Hip hop dancing is an extremely challenging workout for your body, requiring many different types of physical abilities. Although no conditioning routine can truly be a substitute for actually practicing your dancing, incorporating certain other types of exercises into a supplemental routine can help you develop into a stronger and more impressive dancer.
Because hip hop dancing requires you to be able to control your own body weight smoothly and easily, practicing strength-training exercises with your body weight can be very beneficial. For example, push-ups and dips can help strengthen your back, chest and triceps. Sit-ups and leg raises can help strengthen your hips and abs, while squats and lunges can help develop the legs. Because hip hop dancing requires strength and balance throughout your entire body, you should try to target your entire body's muscles during your conditioning routines.
As a hip hop dancer, not only do you need to be strong enough to perform a particular move, but you also must have sufficient muscular endurance to maintain positions as necessary. Much of this endurance comes from your core, including your abdominal, oblique and lower back muscles; depending on the move, however, other muscles like those of your shoulders will also be engaged. An effective way to develop this endurance is to hold static positions, such as planks, bridges and wall sits, for as long as you are able.
In addition to raw strength and endurance, you must also develop your explosiveness if you wish to become a better hip hop dancer. Explosiveness refers to your ability to move very quickly, suddenly and decisively. Simulating such sudden motions in your conditioning routine can help you develop your explosiveness. Exercises such as box jumps -- descending rapidly from a platform -- and clapping push-ups are both good examples, as are many different routines performed with resistance bands.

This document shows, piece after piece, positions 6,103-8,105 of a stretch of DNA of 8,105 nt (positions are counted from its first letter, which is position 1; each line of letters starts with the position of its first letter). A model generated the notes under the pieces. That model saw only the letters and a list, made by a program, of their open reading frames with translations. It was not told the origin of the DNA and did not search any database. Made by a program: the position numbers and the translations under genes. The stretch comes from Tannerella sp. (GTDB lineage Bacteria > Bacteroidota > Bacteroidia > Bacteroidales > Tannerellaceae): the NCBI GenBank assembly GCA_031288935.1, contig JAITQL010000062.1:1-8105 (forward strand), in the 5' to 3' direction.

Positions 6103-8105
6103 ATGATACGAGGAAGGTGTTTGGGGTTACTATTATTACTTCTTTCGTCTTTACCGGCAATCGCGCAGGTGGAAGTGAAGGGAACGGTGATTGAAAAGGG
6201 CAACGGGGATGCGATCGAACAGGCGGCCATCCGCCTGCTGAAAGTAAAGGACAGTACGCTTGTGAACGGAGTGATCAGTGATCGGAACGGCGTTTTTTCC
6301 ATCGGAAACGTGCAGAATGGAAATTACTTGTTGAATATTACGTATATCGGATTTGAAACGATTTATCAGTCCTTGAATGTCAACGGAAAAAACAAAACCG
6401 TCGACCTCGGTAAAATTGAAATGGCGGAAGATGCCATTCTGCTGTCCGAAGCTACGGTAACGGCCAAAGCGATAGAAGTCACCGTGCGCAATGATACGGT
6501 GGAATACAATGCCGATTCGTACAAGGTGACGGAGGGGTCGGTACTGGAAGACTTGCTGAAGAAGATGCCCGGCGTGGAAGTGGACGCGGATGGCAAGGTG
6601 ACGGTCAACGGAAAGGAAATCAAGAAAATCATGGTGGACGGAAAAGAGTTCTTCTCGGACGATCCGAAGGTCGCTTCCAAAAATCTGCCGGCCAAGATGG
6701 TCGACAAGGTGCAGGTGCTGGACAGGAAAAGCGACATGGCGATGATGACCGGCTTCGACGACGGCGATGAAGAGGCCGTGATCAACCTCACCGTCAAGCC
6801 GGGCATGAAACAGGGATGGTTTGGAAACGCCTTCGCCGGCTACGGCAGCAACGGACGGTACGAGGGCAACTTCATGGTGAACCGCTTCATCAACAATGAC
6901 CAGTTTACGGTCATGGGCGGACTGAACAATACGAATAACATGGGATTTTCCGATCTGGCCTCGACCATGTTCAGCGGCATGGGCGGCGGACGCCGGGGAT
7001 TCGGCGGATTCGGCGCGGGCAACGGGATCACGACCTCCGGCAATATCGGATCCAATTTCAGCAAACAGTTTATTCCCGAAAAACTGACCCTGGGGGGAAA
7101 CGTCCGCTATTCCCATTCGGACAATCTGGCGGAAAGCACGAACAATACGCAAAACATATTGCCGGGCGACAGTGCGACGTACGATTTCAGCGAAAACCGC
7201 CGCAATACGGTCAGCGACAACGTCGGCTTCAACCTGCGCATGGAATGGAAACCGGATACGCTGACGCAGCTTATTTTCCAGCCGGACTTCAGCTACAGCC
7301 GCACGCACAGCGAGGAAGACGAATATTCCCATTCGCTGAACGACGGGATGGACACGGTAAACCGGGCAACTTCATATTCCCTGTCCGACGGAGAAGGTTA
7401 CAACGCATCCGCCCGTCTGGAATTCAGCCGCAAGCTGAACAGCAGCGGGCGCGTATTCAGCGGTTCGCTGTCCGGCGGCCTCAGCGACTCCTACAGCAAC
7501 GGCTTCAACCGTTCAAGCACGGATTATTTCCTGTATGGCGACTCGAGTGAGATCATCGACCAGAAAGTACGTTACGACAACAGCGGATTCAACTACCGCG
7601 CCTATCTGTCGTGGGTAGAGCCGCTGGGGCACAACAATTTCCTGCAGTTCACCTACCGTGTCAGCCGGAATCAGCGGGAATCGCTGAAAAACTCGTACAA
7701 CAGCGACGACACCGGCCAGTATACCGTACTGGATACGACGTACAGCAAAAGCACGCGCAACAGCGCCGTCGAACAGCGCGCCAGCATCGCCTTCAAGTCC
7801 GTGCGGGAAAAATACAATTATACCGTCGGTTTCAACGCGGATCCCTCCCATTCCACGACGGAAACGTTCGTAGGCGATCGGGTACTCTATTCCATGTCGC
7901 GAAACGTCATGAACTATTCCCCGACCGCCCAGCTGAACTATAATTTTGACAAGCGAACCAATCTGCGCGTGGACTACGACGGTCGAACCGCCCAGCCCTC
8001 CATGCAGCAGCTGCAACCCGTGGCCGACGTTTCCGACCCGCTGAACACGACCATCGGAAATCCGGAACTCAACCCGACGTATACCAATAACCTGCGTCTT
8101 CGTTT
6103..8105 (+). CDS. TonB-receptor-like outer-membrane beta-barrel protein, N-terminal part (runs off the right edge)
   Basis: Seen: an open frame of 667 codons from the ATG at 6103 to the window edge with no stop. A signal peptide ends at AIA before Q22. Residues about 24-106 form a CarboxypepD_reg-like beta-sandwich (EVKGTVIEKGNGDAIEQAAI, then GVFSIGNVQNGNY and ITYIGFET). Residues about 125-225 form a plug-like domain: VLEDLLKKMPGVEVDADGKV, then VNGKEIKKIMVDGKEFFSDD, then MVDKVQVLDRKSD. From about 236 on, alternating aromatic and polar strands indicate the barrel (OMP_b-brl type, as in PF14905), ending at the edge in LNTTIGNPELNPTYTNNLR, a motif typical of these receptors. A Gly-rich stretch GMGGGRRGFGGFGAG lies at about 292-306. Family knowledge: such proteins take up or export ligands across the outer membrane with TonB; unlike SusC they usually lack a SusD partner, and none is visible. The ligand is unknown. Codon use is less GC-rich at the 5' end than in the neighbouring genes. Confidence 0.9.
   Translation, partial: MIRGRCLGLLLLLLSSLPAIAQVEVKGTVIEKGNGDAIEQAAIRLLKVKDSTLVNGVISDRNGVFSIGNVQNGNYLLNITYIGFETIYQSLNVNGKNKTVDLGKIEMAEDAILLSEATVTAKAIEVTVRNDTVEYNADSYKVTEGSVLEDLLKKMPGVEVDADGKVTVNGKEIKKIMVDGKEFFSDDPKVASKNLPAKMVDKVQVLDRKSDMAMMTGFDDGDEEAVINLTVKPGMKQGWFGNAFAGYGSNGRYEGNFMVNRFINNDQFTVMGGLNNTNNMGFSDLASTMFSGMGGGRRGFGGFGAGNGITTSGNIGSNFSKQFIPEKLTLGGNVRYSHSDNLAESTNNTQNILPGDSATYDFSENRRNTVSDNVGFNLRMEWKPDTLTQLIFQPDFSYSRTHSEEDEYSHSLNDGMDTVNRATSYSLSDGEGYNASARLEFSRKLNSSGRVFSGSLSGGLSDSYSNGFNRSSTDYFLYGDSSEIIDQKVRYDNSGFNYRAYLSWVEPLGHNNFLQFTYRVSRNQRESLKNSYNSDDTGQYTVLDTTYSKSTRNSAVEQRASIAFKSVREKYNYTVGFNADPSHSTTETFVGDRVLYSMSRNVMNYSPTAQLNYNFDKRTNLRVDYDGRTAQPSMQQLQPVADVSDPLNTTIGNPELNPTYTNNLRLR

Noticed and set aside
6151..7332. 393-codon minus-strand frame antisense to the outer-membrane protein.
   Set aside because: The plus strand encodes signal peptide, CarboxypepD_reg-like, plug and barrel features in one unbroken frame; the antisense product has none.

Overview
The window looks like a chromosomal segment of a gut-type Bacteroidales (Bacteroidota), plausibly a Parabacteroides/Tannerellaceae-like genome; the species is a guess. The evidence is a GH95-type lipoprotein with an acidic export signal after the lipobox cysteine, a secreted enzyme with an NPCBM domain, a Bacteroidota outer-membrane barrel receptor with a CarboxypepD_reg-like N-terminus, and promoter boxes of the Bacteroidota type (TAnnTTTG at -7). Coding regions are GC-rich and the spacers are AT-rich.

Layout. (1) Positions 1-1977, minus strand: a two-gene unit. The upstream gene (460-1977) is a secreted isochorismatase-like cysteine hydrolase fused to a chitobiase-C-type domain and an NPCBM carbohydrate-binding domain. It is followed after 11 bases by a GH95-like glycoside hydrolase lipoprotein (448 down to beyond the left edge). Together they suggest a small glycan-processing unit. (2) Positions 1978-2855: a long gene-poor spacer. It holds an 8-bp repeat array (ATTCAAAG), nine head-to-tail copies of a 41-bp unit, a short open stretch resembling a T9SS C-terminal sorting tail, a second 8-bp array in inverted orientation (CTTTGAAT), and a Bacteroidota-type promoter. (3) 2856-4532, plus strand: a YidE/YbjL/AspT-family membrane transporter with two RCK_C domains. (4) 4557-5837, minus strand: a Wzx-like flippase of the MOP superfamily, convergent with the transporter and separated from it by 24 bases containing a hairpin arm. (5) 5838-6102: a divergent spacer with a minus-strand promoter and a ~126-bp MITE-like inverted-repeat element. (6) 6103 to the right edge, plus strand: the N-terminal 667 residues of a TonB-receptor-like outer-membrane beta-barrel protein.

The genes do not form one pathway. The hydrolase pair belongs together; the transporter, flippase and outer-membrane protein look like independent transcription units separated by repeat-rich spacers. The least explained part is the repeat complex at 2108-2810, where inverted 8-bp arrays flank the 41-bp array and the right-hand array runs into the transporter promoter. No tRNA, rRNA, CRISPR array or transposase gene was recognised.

Any physical activity roughly over two minutes requires cardiovascular conditioning; hip hop dancing definitely falls into this category. A traditional exercise benefiting the cardiovascular system is running. Intervals of sprinting as fast as you are able, intermixed with a light jog in between to recover -- called a fartlek -- is best, since it helps mirror the demands on your system while you are dancing. This method not only helps develop your cardio, but promotes muscular endurance as well.